Daily Mini Interview: Ella-Rose Miniatures

Ella-Rose Miniatures

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Where does your interest in miniatures stem from?

I have always had an interest in dollhouses and miniatures. In 2004, a new shop opened up on our local High Street that sold dollhouses. il_570xN.747890578_565gI saved up funds and was soon able to purchase my first “grown-up” dollhouse.

How has your work in miniature evolved?

I began making my own miniatures in 2004, immediately after purchasing my first dollhouse. I found that I enjoyed creating these minis immensely: it was very rewarding and also something that I discovered I had a talent for. Soon after, I opened up an eBay shop and began selling my handcrafted miniatures. Then I opened up my Etsy shop, launched a blog, Facebook fan page and Twitter account. The rest, as they say, is history.

What materials do you use to make your miniatures?

I mainly use Fimo, liquid Fimo, acrylic paints and genesis heat paints.il_570xN.736047038_71oy

Advice for beginner artists?

Find your niche. Have patience and persevere. Your work will improve over time as you begin to use new and interesting techniques. Buy a few good books on making miniatures (I recommend any miniature food books by Angie Scarr) and simply add your own unique touches.

Material you can’t live without?

I cannot live without Fimo, white in particular. I use a lot. Liquid fimo is also a must for me.

il_570xN.693124706_1a65Favorite mini you own by another artisan?

I have a small pumpkin with a rat on it from the wonderful Mags-nificent Miniatures that I simply adore.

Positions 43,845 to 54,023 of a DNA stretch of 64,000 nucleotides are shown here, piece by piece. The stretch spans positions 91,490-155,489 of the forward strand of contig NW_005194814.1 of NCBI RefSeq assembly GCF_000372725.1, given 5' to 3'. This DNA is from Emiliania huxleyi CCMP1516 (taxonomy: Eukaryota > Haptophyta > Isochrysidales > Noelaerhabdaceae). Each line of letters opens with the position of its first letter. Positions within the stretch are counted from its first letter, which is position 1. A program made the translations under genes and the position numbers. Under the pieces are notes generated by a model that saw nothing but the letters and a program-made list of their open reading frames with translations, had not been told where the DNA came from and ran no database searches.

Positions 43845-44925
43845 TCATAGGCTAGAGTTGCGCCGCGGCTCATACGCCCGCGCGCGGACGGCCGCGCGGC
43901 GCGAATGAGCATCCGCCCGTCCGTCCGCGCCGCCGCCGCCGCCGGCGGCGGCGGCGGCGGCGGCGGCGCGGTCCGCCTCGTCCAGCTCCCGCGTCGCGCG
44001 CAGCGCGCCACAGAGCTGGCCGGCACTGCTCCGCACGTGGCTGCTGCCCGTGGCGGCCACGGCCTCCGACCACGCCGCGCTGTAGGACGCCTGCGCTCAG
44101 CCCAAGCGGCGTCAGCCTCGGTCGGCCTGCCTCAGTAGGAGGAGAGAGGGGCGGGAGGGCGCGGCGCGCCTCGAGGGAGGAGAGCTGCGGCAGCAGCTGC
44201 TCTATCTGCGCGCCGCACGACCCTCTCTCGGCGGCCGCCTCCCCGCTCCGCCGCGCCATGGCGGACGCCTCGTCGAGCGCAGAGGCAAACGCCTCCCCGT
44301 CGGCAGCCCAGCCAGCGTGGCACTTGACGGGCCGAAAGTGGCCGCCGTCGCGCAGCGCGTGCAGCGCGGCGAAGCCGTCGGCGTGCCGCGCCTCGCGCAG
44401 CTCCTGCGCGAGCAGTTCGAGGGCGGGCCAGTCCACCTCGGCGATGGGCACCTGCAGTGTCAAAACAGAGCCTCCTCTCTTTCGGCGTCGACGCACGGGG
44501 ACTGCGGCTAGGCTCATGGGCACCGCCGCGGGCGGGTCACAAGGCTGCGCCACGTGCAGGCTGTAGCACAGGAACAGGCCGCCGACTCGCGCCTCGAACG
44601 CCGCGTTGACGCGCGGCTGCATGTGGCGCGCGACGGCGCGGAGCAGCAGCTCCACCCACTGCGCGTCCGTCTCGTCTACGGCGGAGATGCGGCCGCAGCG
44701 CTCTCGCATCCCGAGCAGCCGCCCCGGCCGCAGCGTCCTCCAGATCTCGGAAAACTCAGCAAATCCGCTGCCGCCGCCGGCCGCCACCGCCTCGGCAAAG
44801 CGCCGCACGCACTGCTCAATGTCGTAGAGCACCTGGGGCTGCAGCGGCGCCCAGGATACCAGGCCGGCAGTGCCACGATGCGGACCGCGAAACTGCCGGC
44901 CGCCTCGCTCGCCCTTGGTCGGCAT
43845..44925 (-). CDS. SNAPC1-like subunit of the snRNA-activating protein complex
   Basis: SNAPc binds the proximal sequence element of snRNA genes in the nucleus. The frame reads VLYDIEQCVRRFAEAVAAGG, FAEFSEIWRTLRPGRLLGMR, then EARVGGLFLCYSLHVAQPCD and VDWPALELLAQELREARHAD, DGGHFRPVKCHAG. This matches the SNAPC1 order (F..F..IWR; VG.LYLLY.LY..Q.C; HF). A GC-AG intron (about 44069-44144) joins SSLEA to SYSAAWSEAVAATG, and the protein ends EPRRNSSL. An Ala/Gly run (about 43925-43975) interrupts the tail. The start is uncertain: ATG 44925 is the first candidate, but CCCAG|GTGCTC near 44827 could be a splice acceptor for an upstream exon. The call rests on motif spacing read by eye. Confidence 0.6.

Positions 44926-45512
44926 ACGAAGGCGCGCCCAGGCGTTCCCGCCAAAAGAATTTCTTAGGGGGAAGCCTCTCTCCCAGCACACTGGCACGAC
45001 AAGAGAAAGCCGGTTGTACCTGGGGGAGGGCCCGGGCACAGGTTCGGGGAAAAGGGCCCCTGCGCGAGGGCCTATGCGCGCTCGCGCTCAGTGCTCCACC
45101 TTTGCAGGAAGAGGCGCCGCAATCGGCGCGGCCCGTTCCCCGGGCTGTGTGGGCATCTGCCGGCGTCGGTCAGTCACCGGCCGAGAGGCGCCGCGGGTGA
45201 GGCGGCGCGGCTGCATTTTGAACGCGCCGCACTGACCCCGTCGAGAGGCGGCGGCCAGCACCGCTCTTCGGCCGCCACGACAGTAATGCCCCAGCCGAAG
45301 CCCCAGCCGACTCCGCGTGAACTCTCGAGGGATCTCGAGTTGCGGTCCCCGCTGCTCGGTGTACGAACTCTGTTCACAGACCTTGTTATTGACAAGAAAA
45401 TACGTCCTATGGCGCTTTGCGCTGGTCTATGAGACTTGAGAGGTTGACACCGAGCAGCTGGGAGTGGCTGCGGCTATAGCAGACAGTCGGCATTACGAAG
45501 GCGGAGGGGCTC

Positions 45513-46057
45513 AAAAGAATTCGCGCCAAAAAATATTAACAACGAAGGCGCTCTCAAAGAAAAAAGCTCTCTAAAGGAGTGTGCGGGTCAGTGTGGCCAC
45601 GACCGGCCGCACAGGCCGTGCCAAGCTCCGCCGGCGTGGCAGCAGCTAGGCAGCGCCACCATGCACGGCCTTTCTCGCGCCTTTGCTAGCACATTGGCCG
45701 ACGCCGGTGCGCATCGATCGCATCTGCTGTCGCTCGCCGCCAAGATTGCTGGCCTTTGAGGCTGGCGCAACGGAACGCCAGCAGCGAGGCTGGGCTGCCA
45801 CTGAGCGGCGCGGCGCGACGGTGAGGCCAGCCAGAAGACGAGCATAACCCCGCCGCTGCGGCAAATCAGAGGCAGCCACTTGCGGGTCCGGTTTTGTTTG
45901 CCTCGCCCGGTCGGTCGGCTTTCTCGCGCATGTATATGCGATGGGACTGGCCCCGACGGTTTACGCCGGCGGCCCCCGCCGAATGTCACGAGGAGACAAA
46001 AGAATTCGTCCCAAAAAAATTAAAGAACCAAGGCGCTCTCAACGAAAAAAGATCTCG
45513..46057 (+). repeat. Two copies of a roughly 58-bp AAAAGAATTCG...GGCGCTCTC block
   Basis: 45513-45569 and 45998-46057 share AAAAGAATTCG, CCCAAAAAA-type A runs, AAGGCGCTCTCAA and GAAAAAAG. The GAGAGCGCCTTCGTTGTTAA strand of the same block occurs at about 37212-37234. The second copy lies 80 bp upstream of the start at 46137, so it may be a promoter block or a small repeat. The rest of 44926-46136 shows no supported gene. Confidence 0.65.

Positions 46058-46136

Artists, designers, books you look to for inspiration?

I take most of my inspiration from real-life bakers and cake makers, in particular Miss Lola’s Bakehouse and her amazing creations. I also created a Marie Antoinette collection after watching the film of the same name. Inspiration can come to you in many forms, maybe a color combination that you have seen or a certain design of furniture. Inspiration is all around us if you keep your eyes open and have a creative imagination.

What is the most miniature you have ever seen?

I think it would have to be anything by Ron’s Dollhouse’s. He creates the most beautiful, unique and interesting abodes for dolls.

Why miniatures?11147009_811997145522102_1128196356130336959_n

I am fascinated with creating real-life items and food in miniature form.

What’s to come from Ella-Rose Miniatures?

I am exhibiting at the Dolls House & Miniatures Fair in York next month. I exhibit twice a year at York. I am always creating new minis and strive for perfection.

Other activities you enjoy?

I enjoy watching films, horror films in particular. I also enjoy reading, training my two dogs, cooking, baking, oil and watercolor painting, as well as spending quality time with my loved ones.

il_570xN.768787740_t84mWords you live by?

“Being creative is not a hobby, it’s a way of life.” I love that saying.

What do you want miniature fans to know about you?

When I bought my first dollhouse as an adult many of my friends and family didn’t understand the interest and would ask, “what on earth do you want that for?” However, now that they have seen the end results of my work with miniatures, many of my family members have more dollhouses than I do and are just as enthusiastic about the hobby as I am! My biggest fan (and critic) has always been, and will always be my son.

Kerry of Ella-Rose Miniatures hails from Great Britain. If you’d like to view more of her marvelous miniature creations, head on over to her shop, blog, Facebook, or Twitter.


Daily Mini Interview: Miniatures by Genziana Bellè

Miniatures by Genziana Bellè

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How did you first get started in miniatures?